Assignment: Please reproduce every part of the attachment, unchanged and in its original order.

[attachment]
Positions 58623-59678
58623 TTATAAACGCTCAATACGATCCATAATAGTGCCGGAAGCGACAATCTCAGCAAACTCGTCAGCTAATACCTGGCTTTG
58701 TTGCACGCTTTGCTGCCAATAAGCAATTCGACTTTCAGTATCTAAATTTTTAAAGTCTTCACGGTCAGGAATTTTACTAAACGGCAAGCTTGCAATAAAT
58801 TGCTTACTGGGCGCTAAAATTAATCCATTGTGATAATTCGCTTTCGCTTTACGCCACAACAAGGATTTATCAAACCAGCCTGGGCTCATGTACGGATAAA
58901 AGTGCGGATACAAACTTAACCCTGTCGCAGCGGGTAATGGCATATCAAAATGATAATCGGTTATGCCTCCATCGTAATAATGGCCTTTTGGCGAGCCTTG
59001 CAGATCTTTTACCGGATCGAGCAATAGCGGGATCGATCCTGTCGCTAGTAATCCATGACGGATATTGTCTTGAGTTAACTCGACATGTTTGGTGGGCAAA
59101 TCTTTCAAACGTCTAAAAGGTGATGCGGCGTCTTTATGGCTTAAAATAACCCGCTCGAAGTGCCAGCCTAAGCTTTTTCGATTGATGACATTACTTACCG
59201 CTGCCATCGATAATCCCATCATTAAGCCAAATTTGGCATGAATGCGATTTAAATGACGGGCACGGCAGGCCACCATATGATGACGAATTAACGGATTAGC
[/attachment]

Positions 58623-59678
58623 TTATAAACGCTCAATACGATCCATAATAGTGCCGGAAGCGACAATCTCAGCAAACTCGTCAGCTAATACCTGGCTTTG
58701 TTGCACGCTTTGCTGCCAATAAGCAATTCGACTTTCAGTATCTAAATTTTTAAAGTCTTCACGGTCAGGAATTTTACTAAACGGCAAGCTTGCAATAAAT
58801 TGCTTACTGGGCGCTAAAATTAATCCATTGTGATAATTCGCTTTCGCTTTACGCCACAACAAGGATTTATCAAACCAGCCTGGGCTCATGTACGGATAAA
58901 AGTGCGGATACAAACTTAACCCTGTCGCAGCGGGTAATGGCATATCAAAATGATAATCGGTTATGCCTCCATCGTAATAATGGCCTTTTGGCGAGCCTTG
59001 CAGATCTTTTACCGGATCGAGCAATAGCGGGATCGATCCTGTCGCTAGTAATCCATGACGGATATTGTCTTGAGTTAACTCGACATGTTTGGTGGGCAAA
59101 TCTTTCAAACGTCTAAAAGGTGATGCGGCGTCTTTATGGCTTAAAATAACCCGCTCGAAGTGCCAGCCTAAGCTTTTTCGATTGATGACATTACTTACCG
59201 CTGCCATCGATAATCCCATCATTAAGCCAAATTTGGCATGAATGCGATTTAAATGACGGGCACGGCAGGCCACCATATGATGACGAATTAACGGATTAGC